I’d love to hear from anyone who has launched a debut and has lessons I can learn from. I’d also love to know your new year goals – drop me a line

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A lifetime in books – the twenties

Commuting, reading paperbacks, watching what everyone else was reading. Quite a few of us were absorbed in life at Barbary Lane, San Francisco. Oh to have a landlady like Mrs Madrigal with her love of herbal remedies. How could Mary-Ann do that to Brian and of course – Michael Mouse. Who didn’t love Michael? When I heard many years later that Armistead Maupin was writing another episode in the series, my heart, like may others I imagine, skipped a beat. Surely Michael would still be okay? Many characters died along the way but we needed Michael to survive and I’m guessing that’s why Maupin titled the book ‘Michael Tolliver Lives’ – to reassure us from the outset. Great characters endure, they do live. I’m sure that if I’m ever in San Fran, I’ll bump into Michael and we’ll chat like old friends. That’s my fantasy anyway

A lifetime in book Part Deux

Although I kept a diary throughout my teenage years (and therefore know that TH loved JD – even though I have noooo idea who they are now), I didn’t write about my favourite books very often. I do remember my late teens; they were mainly taken up with reading books from the school curriculum. Like many, I studied Jane Austen and Keats. I loved Keats but wasn’t really a fan of Mr Darcy et al. The literature that really captured my imagination and my heart was french literature. I read L’assomoir at the age of 17 and was blown away. It has the honour of being the first book ever to make me cry. I still remember the pit pony being brought to the surface after a lifetime of being underground. He smelt fresh grass and briefly recalled it before dying. Ah! Tears are forming even now! I read more and more Zola sometimes yelling out to the characters as they were about to make life-changing mistakes. It was never a happy read with Zola but boy was it powerful.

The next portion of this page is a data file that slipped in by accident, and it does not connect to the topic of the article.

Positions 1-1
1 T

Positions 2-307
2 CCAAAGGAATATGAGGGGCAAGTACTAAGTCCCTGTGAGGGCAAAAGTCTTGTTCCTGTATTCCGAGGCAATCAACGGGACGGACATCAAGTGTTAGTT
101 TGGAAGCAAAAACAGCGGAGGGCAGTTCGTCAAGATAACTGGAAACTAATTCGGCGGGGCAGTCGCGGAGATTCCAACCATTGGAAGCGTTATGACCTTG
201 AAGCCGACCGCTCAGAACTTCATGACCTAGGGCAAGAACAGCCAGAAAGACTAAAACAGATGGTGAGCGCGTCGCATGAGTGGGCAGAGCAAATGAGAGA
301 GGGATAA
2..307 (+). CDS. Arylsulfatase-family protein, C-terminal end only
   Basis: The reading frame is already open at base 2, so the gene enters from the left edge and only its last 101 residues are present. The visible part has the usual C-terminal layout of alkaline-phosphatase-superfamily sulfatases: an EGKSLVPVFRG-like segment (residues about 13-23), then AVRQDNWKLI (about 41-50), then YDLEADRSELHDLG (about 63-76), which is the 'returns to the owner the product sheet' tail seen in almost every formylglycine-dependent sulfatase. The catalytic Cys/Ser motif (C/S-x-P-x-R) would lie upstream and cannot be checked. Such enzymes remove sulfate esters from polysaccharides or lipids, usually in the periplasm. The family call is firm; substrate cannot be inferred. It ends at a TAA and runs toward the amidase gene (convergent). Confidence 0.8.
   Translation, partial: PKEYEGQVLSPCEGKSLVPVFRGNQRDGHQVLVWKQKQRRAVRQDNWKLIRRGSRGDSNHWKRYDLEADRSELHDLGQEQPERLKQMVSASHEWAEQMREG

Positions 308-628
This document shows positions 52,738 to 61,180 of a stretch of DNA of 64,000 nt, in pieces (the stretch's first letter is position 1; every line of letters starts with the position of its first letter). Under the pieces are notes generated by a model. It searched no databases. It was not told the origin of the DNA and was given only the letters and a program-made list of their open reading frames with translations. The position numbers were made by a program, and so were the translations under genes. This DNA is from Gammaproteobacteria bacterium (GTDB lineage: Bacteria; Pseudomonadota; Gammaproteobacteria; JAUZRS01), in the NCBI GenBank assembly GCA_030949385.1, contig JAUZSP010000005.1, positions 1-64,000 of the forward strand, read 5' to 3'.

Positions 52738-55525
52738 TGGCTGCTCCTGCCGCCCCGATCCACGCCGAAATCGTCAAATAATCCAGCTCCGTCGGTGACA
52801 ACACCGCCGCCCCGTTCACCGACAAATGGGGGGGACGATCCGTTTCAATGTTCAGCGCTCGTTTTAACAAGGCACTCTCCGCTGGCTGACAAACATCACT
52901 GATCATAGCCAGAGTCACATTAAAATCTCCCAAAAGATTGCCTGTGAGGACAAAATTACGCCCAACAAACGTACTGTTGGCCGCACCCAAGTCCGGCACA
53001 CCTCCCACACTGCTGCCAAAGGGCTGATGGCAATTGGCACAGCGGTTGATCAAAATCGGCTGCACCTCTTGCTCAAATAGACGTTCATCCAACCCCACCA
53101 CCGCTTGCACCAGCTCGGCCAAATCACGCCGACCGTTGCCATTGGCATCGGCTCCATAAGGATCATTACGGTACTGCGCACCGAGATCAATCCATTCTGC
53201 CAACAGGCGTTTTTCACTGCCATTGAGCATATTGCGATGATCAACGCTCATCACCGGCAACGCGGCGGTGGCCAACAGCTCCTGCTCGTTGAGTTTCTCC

A lifetime in books

I was talking books with my young niece the other day – she’s a prolific reader and it was an absolute joy to discover we loved the same characters. My niece is currently reading Enid Blyton – Mallory Towers and St. Clare’s. They’re inspiring her as much as they inspired me and as she spoke of the mischievous Gwendoline, the tomboyish Alice, the midnight feasts and the tricks they played on the French Mistress – boy those memories came flooding back. It turns out we both wanted to be Darryl – the Head Girl. I remember devouring the entire series, keen to find out what happened next and then re-reading them, not wanting to leave that fantasy world. These books defined my early reading – around the age of eight I think – and I can still remember the characters and the adventures they had. My niece has inspired me to think through the different stages of my life and pick the stories that influenced me most. The next post – teenage school days.

Ride a white swan

I sat behind a couple arguing today; again eavesdropping as I do. Their conversation wasn’t very interesting but the young lad behind me came up with a great line. Well I loved it anyway.
Clutching a T-Rex CD (yep – an actual CD) he turned to his Dad and said:

‘Dad – did you know that Marc Bolan died in 1977?’

Grunt from father.

‘That means he never EVEN got to see Star Wars.’

Got me wondering whether Marc Bolan would have liked Star Wars.